(Repeats item moved on Friday; no change to text)
LONDON, Aug 11 (Reuters) - Following are five big themes likely to dominate thinking of investors and traders in the coming week, and the Reuters stories related to them.
An unnerving war of words between Washington and Pyongyang has pushed the cost of insuring South Korean debt against default to its highest in 1 1/2 years and the expected volatility of the Korean won is creeping higher. Gauges of market risk have been rising but are far off their peaks as the expectation still is that diplomacy will prevail and prevent a nuclear conflict. But investors are increasingly jittery and some are wondering what other threats to the benign environment in markets may be lurking below the radar. North Korea warns of nuclear war; Trump says weapons ‘locked and loaded’ In Asia financial markets, the fear indicators still send a buy signal Trump stumps South Korean markets more than any missile tests
Immediate winners as tension ratcheted higher over the Korean peninsula were U.S. defence industry stocks. Raytheon, maker of the Patriot anti-missile system, notched up an 8 percent gain for the month on the day of President Trump’s “fire and fury” warning, slightly outperforming Lockheed Martin, the Pentagon’s No. 1 weapons supplier. Overall, defence stocks on the Dow Jones Industrial Average are up about 4.3 percent, more than twice the gains of the wider index. BUZZ-U.S. defense stocks fire up after Trump warns North Korea Lack of real-world testing raises doubts on U.S. missile defenses
The dollar’s nearly 9 percent fall this year has exposed a stark divergence of fortunes between U.S. companies with high international sales and those that rely on domestic revenues. Goldman Sachs’s basket of U.S. stocks with high domestic sales (which includes Wells Fargo, Charter Communications and Altria) is up 4 percent so far this year, significantly underperforming the S&P’s 9 percent gain. Their index of stocks with high international sales (including McDonald‘s, Tiffany, Qualcomm, NVIDIA and Boeing), has forged ahead, up 14 percent. Among S&P stocks, almost 30 percent of total revenues are generated overseas, according to Goldman. Earnings season is wrapping up with S&P earnings estimated to increase 11.9 percent - which would mark the first consecutive increase over 10 percent since the second and third quarters of 2011. An above-average number of companies are beating analyst expectations, according to Thomson Reuters I/B/E/S data. Still, data from market research platform Sentieo shows that dollar mentions in earnings were on balance weighted negative in the month to Aug. 9, with 388 transcripts during the month seemingly mentioning a foreign exchange effect in a positive way and 455 with a negative bias. Strong U.S. corporate earnings to continue as dollar remains weak BUZZ-Small caps clipped by dollar dip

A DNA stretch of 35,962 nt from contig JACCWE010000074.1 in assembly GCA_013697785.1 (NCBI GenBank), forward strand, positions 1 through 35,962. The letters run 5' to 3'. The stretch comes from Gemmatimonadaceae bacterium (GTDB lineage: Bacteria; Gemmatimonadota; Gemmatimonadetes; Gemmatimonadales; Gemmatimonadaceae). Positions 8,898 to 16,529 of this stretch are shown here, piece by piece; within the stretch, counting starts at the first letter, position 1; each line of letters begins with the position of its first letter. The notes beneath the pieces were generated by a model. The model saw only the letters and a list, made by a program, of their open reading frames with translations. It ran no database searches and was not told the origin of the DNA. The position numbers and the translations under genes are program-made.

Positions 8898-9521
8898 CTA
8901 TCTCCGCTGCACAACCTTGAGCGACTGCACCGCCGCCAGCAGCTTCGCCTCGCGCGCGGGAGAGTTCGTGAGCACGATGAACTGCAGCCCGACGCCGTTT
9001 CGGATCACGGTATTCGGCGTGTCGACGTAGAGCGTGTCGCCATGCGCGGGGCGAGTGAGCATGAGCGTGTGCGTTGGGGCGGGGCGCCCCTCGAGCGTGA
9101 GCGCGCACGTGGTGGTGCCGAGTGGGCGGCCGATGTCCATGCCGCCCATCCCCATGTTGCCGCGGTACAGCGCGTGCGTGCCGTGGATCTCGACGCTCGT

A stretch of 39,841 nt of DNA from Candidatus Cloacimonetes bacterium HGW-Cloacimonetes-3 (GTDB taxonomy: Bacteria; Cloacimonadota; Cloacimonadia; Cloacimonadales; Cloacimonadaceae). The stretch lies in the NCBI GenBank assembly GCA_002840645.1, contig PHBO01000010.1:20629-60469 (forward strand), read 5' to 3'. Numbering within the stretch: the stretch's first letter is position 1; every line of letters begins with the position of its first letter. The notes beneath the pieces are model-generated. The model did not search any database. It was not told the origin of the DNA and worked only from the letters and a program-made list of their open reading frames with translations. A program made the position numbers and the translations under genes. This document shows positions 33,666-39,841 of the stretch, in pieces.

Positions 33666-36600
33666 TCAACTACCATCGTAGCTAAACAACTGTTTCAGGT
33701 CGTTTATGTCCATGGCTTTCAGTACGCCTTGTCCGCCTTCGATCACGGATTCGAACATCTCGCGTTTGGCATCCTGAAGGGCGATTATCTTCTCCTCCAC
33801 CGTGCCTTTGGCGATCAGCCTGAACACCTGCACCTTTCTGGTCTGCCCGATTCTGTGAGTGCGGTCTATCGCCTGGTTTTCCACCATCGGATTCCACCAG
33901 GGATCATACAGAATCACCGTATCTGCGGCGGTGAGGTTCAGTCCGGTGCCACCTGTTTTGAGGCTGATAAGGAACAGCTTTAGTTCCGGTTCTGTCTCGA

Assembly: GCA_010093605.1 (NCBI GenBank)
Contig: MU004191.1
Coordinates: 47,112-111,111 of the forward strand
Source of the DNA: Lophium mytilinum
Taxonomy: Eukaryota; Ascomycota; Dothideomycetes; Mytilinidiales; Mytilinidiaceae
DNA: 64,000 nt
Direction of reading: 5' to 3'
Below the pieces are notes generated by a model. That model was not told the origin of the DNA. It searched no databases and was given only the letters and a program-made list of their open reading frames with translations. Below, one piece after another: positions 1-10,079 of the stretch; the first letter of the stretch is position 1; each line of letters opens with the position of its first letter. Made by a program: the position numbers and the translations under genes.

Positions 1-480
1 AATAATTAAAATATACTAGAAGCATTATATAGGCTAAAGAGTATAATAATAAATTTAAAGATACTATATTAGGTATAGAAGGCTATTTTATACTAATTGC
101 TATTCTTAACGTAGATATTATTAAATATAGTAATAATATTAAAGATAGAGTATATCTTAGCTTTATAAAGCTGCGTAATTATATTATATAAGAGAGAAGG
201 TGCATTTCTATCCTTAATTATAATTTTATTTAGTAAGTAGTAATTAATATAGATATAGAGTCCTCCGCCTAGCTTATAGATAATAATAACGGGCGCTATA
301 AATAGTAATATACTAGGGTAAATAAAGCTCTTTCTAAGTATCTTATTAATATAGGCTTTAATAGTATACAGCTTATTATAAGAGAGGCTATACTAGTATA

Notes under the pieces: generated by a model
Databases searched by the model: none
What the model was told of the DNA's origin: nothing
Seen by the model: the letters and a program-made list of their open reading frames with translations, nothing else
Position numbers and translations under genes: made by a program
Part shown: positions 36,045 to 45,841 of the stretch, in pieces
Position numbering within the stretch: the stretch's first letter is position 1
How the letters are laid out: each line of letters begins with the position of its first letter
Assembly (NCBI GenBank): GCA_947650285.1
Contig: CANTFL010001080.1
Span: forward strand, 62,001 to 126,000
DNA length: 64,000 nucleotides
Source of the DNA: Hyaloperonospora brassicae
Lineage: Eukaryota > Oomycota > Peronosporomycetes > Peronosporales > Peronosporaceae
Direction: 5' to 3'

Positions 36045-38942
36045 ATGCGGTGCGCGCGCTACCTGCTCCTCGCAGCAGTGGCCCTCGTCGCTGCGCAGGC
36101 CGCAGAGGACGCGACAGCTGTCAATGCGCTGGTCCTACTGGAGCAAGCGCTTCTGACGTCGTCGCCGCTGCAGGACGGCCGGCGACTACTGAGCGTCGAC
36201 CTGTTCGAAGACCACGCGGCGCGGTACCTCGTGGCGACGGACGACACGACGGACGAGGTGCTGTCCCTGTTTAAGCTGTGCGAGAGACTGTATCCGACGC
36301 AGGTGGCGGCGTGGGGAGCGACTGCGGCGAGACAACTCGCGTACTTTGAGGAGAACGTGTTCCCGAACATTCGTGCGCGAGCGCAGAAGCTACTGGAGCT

Talks in the coming week between the United States, Canada and Mexico on updating/renegotiating/ditching (depending on who’s talking) the North America Free Trade Agreement come at something of a crossroads for world trade. Trump’s campaign pledge to renegotiate or ditch NAFTA raised concerns in many countries about a re-emergence of protectionism and an unwinding of the globalisation that supporters say has lifted millions of people out of poverty. The latest trade figures from China, Germany and Britain were all much weaker than forecast, raising worries over the level of demand in major economies as central banks take steps towards tighter monetary policy. What happens next may depend on whether the dollar stays weak. Most trade is in dollars and a weaker U.S. currency makes financing such operations more attractive. Oxford Economics has plotted the inverse relationship between the dollar and world trade and finds that trade is growing at its fastest rate since 2010. BREAKINGVIEWS-Trump fuzziness gives NAFTA mediators wiggle room China July exports, imports weaker than expected, cloud global outlook Drop in German trade activity feeds into global stimulus debate COLUMN-Global Trade: not so bleak if dollar weak
The euro zone economy outperformed both the United States and Britain in the first half of the year. Economists polled by Reuters expect growth of 2.0 percent in 2017. But Germany’s slowing trade has raised questions about the strength of demand in leading economies just as central banks consider scaling back their stimulus programmes. Gross domestic product data from across the bloc due in the coming week will be closely watched. German flash second-quarter growth is expected to pick up to 0.7 percent from 0.6 percent in the first three months of the year. Overall, euro zone economic activity is forecast to have expanded by 0.6 percent, the same as in Q1. Italy is picking up - its Q1 GDP growth was revised up to 0.4 percent from an initial 0.2 percent and that strength is expected to have been maintained in the three months to end-June.
Reporting by Marius Zaharia in SINGAPORE, Megan Davies and Caroline Valetkevich in NEW YORK, Nigel Stephenson and Jamie McGeever in LONDON Editing by Jeremy Gaunt, Larry King